The “I want to get straight to the point” scam has been circling the Internet these past few days, trying to scare people that hackers made a fake video of them watching child porn and buying drugs on the Internet. People receiving the message are demanded to pay a ransom fee in Bitcoin (the sum varying around 1000 US dollars). Do not pay the money in any case as that will not help you. Read on what you must do in case you are truly breached, but keep in mind that in most cases this is a total scam.
|Name||I want to get straight to the point Scam|
|Type||Email Scam Message|
|Short Description||A scam that tries to scare you into paying a ransom fee for a supposed breach of your email account credentials.|
|Symptoms||You receive an email message that tries to trick you into thinking that your email account got compromised, plus that your password is leaked and exposed to hackers.|
|Distribution Method||Email Spam Messages, Suspicious Sites|
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|User Experience||Join Our Forum to Discuss I want to get straight to the point Scam.|
“I want to get straight to the point” Scam – Distribution Tactics
The “I want to get straight to the point” scam is mainly distributed through e-mail messages that may even be filtered as spam by email providers by now. It could also be using targeted attacks to aim for a bigger payout by companies or rich people. Different distribution tactics may exist, too. For instance, there are mentions of the “I want to get straight to the point” scam over Facebook, and the scareware tactics and doxing may be successful there, just as well.
In case your computer was truly compromised, a payload file that downloads a Trojan horse or some kind of a RAT may have been triggerred by a malicious website or redirect.
Freeware which is found on the Web can be presented as helpful also be hiding the malicious script for the scam message to appear. Refrain from opening files right after you have downloaded them. You should first scan them with a security tool, while also checking their size and signatures for anything that seems out of the ordinary. You should read the tips for preventing ransomware located at the corresponding forum thread.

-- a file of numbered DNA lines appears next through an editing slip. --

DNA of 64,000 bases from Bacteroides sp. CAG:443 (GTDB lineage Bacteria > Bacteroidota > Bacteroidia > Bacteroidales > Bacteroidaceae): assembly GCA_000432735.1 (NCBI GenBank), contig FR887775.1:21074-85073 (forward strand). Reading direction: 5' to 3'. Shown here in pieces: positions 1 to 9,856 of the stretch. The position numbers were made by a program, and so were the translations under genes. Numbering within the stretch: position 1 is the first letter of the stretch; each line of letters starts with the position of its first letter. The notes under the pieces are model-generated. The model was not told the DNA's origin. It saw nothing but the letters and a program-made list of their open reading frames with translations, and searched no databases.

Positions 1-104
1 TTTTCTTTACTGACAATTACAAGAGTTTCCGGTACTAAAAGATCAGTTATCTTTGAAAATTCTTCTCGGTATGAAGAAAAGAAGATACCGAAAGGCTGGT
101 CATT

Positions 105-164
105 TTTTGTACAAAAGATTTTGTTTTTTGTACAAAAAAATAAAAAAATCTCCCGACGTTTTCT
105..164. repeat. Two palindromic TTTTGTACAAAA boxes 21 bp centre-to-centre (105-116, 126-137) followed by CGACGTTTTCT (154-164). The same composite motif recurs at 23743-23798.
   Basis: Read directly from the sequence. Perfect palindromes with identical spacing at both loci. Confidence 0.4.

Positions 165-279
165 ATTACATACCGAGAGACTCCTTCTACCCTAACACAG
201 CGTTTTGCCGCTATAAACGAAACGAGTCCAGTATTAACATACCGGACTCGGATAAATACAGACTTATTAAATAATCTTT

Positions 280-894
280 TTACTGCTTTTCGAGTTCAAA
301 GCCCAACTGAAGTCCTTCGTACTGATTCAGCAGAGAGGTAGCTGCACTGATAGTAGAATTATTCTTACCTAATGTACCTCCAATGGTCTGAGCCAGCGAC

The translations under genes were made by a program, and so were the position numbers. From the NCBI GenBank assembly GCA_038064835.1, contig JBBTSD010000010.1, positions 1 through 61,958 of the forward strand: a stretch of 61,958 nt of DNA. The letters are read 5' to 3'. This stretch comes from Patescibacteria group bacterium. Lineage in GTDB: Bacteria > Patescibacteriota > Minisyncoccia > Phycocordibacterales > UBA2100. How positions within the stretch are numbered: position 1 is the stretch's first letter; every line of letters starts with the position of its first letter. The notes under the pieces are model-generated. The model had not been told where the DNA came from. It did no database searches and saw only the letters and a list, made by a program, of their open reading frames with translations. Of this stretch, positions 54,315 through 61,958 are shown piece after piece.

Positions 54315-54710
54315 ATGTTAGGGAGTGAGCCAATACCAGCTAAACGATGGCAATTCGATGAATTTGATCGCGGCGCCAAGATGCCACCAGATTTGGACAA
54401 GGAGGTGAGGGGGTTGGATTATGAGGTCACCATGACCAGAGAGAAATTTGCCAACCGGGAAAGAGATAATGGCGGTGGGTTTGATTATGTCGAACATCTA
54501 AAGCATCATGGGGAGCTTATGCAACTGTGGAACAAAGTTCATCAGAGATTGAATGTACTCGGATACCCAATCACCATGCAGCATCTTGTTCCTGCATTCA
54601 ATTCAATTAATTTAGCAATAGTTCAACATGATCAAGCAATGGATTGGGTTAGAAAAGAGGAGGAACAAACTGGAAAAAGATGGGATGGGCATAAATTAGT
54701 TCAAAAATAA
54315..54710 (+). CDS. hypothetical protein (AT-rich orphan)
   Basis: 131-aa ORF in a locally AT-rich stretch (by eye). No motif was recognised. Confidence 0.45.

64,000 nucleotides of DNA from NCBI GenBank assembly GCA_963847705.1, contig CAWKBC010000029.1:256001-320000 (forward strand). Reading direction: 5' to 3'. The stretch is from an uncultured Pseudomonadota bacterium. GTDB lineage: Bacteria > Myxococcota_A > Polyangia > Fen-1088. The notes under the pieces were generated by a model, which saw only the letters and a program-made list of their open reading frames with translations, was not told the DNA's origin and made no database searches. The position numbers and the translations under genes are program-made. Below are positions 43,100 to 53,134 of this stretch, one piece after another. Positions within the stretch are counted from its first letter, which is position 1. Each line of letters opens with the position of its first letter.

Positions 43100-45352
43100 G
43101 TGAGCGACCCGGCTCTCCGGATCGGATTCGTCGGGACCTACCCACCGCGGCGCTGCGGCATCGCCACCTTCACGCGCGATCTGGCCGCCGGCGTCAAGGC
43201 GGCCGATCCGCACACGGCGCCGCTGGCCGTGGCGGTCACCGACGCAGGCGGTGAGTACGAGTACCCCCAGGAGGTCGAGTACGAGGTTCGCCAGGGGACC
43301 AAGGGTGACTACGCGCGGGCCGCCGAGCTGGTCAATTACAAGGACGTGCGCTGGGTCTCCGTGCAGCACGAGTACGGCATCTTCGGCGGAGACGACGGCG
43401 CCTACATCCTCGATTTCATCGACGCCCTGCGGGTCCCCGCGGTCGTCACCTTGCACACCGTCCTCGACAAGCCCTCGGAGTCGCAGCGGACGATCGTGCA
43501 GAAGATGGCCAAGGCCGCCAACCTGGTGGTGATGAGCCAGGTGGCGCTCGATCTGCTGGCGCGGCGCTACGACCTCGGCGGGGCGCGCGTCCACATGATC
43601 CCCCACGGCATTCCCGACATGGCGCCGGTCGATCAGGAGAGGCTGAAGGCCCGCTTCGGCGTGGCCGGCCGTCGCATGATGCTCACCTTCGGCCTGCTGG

“I want to get straight to the point” Scam – Information
The “I want to get straight to the point” scam is a hot topic all over the Internet, be it news websites or social networks such as Facebook. The message is sent over email and is a scareware type that relies on social engineering. The extortionists want to blackmail you into paying them a thousand dollars. They claim they have recorded you while visiting an adult website and that they have made a fake video of you watching child porn. Also they claim to have your IP address and geographic location so they will use those to make it look like you bought drugs over the internet.
The email message looks like the following:
The full message reads:
I want to get straight to the point without wasting each of our time recently while surfing one of porn xxx web-site your operating system is hacked by software program I carefully placed there,
while you were watching those video clips and having fun in my software set up malware on your personal computer now I have total access of the personal computer.
While I found your computer idle I opened network connection details and made a video of your ip details, same way I made a video of yours all crucial documents, social accounts, your contacts , and email accounts, now I’ve got everything to prove that is you more over my malware sent me everything back so i have copies of them with me.